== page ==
Written by Bill Liss
ATLANTA (WXIA) -- A spontaneous reaction on Twitter Wednesday night
following Mitt Romney's reference to Big Bird and funding cuts for
public broadcasting during the presidential debate sparked 17,000 tweets
per minute and endless comments on Facebook.
Could a 41-year "Sesame Street" run end if money was cut by Washington?
It doesn't matter how old you are, Big Bird and the "Sesame Street" gang
have been teaching life lessons and learning skills week after week and
year after year for generations, all on public television.
"I think it would be tragic. Big Bird, Ernie, Bert -- everyone else -- I don't want to lose them," said Barbara VanNorstrand, a mother and grandmother.
RELATED: Big Bird tries to fly above Romney fray
"They are part of American culture, 'Sesame Street' is," said Pat Singer.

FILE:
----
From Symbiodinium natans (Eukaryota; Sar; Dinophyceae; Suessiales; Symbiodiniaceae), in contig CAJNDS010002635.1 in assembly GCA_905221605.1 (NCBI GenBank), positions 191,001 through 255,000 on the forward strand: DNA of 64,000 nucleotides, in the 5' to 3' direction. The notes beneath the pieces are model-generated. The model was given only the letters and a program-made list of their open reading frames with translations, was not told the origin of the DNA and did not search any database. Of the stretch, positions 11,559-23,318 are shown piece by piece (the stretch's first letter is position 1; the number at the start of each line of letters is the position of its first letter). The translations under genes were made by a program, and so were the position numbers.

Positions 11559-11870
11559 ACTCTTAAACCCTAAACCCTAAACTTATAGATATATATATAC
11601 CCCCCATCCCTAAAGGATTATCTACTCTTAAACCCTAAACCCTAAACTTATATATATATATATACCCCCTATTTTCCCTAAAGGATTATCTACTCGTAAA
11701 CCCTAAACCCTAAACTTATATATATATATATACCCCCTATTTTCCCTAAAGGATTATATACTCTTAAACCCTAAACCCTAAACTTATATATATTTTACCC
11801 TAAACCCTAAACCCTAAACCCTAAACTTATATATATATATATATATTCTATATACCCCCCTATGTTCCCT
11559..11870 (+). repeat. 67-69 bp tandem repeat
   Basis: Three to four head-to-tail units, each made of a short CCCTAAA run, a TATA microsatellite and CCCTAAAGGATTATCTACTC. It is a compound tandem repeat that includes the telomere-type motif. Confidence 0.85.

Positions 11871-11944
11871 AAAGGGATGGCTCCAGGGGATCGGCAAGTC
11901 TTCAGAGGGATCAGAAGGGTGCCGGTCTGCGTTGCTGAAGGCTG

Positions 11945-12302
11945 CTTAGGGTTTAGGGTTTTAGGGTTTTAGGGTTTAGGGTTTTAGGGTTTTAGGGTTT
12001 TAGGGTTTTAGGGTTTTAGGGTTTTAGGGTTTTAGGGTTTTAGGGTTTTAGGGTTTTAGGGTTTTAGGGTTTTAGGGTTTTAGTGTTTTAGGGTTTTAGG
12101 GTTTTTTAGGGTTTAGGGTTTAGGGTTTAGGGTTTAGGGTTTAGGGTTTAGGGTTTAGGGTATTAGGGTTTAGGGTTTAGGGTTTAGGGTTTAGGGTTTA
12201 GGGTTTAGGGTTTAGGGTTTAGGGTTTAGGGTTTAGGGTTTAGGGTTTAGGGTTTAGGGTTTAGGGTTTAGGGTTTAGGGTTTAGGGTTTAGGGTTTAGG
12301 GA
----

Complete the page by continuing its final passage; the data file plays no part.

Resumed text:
But not so fast says Teya Ryan, president of Georgia Public Broadcasting.
"Big bird is here to stay," she said flatly.
But Ryan does warn that losing 11 percent or $3 million in federal funding from her $26 million budget will mean cutbacks.
"Our focus is education and certainly no, GPB, under no circumstances, will disappear. We are
here for the long haul for the people of Georgia, but certainly would
the 3,000 hours of commercial free children's programming -- the
educational programming for children be reduced? Absolutely," Ryan said.
A similar commitment came from John Weatherford, chief operating officer
of Public Broadcasting Atlanta. Eleven percent of his $12 million
budget comes from federal funds.
"Could we be here another year, two years, three years? Yes, I believe
we could. What we have seen in the past when there are these threats to
federal funding is the community rising up and saying this is important
to us and we want to support it and want to make sure it's good,"
Despite threats to Big Bird and the rest of public broadcasting's slate
of programming, Georgia's nine public television stations and 17 radio
stations are going to stick around according to Ryan and Weatherford.